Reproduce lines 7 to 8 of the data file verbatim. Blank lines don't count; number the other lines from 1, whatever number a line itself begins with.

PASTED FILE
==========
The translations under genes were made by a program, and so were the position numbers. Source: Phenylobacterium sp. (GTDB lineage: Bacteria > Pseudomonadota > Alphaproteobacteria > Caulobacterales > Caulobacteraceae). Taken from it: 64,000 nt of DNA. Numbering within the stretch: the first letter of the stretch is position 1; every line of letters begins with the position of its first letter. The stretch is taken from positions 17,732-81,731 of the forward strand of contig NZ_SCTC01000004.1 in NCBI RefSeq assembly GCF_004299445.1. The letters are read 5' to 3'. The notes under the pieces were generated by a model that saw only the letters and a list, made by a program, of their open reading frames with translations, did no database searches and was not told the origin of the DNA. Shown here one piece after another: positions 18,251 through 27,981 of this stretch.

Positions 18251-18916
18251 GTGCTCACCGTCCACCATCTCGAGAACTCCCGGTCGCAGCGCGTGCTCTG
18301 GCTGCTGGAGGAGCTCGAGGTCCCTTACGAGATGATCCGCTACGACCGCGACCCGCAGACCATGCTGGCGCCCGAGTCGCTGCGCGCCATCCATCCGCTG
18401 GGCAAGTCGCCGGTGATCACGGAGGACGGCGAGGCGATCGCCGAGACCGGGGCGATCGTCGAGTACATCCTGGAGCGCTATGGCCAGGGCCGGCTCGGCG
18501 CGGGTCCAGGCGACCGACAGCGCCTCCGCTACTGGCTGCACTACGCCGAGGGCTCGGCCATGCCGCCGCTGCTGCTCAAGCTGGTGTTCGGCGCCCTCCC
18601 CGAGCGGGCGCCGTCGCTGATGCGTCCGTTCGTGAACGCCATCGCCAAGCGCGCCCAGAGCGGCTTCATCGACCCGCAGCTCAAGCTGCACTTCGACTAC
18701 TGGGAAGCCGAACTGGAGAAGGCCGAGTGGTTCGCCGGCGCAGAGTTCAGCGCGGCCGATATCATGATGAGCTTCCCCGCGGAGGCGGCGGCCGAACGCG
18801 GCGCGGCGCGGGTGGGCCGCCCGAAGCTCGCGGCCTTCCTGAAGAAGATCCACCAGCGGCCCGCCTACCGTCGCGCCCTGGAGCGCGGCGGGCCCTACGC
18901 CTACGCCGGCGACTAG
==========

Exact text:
18601 CGAGCGGGCGCCGTCGCTGATGCGTCCGTTCGTGAACGCCATCGCCAAGCGCGCCCAGAGCGGCTTCATCGACCCGCAGCTCAAGCTGCACTTCGACTAC
18701 TGGGAAGCCGAACTGGAGAAGGCCGAGTGGTTCGCCGGCGCAGAGTTCAGCGCGGCCGATATCATGATGAGCTTCCCCGCGGAGGCGGCGGCCGAACGCG